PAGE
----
The Centre for the Protection of National Infrastructure was contacted in February, asking for further details of the work it has done on protecting the GDF and associated transport networks, but failed to even acknowledge the request, let alone answer it.
It is surely unacceptable that a potentially key Government body that will be involved in the future security of the GDF project can ignore enquiries for relevant information helpful to clarifying the important consultation questions.
One day before the consultation closed, BEIS delivered by e-mail an additional set of four answers to questions raised at consultation forums several weeks earlier. One Question asked was:
If the eventual site for a GDF is not near Sellafield, what are the plans for transporting all of this waste out of Sellafield? Have (RWM) considered the costs and safety and security considerations for transporting most of the GDF inventory out of Sellafield to the GDF?
The answer given was:
“Higher activity radioactive waste is currently stored at over 30 sites in England and Wales. It will be transported to a GDF site over a long period of operation and therefore the rate of movement of radioactive waste will be low. The preferred modes of transport for radioactive waste would be rail or sea, though consideration of the mode of transport will be undertaken on a site specific basis. As the developer, RWM will have to consider the transport impacts (and consult on this and other impacts) as part the planning process. Radioactive waste has regularly been transported around the country for many decades.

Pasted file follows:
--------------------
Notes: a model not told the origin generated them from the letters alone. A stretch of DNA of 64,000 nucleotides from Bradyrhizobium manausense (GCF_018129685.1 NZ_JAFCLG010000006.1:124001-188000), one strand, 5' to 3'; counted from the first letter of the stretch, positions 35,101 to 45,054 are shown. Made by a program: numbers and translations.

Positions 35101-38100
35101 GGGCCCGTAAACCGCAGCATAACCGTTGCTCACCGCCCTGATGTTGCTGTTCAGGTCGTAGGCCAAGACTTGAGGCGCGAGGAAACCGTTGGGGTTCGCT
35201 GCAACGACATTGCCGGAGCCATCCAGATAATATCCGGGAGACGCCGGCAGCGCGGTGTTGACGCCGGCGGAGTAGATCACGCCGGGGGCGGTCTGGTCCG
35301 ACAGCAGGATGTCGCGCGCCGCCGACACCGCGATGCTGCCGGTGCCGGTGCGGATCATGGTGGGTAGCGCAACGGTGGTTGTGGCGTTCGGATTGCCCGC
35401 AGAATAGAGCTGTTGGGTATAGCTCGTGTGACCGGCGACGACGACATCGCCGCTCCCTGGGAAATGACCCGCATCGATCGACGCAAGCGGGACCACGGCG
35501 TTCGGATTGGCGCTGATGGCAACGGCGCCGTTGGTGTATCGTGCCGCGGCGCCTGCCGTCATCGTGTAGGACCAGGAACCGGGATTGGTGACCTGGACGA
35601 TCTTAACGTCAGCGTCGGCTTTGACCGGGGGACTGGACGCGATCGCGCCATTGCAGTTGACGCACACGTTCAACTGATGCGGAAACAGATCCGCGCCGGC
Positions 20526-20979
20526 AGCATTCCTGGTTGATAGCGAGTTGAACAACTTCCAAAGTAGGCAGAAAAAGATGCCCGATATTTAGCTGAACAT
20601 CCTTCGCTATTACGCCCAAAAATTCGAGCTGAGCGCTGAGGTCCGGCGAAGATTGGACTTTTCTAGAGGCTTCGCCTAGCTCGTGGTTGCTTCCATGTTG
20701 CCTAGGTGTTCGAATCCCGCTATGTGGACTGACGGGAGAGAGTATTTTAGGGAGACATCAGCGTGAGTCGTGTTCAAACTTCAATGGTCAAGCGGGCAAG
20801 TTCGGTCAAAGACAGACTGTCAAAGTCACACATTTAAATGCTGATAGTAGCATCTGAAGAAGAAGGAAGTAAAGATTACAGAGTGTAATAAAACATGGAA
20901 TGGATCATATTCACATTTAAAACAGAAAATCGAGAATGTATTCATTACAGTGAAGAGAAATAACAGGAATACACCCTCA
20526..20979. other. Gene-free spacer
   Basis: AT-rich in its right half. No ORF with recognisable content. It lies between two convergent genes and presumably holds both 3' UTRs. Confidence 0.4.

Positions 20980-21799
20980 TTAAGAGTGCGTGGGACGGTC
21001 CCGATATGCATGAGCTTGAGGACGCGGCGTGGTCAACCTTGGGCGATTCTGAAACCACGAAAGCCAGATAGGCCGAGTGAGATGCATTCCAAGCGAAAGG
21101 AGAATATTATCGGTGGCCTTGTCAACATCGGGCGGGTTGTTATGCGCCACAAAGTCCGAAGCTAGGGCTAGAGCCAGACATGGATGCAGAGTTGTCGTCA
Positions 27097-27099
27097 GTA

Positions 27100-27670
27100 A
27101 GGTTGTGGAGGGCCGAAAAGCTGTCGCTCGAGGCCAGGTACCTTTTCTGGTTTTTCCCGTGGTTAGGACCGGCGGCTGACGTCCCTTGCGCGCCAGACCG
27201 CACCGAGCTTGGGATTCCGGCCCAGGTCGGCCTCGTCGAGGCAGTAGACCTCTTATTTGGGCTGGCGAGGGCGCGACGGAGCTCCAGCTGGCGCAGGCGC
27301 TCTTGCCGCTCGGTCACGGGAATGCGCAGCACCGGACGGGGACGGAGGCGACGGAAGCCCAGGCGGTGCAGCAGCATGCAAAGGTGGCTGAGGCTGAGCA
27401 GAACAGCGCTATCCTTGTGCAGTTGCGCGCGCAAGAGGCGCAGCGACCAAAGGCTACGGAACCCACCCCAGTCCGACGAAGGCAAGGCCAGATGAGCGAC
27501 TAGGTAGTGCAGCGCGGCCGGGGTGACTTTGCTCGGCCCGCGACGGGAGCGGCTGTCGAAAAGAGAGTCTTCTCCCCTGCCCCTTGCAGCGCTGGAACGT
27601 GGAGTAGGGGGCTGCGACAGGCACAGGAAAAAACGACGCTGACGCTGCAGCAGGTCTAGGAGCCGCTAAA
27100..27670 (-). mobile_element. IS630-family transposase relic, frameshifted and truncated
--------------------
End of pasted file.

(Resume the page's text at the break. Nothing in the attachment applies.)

Waste arriving at a GDF site will be in highly engineered transport containers. Radioactive materials have been safely transported not only in the UK but worldwide for over 60 years. There is a lot of experience in this area. There are very strict safety requirements laid out in national and international law. A number of large-scale safety demonstrations have been conducted to demonstrate that transport packages can withstand severe accident conditions.”
This is both an inaccurate and misleading answer by omission and commission.
BEIS needs to do better and more credible background research, rather than mak unsupported safety assertions. It’s claim “radioactive materials have been safely transported not only in the UK but worldwide is highly misleading. BEIS should review the internationally available reports on nuclear materials transport accidents, such as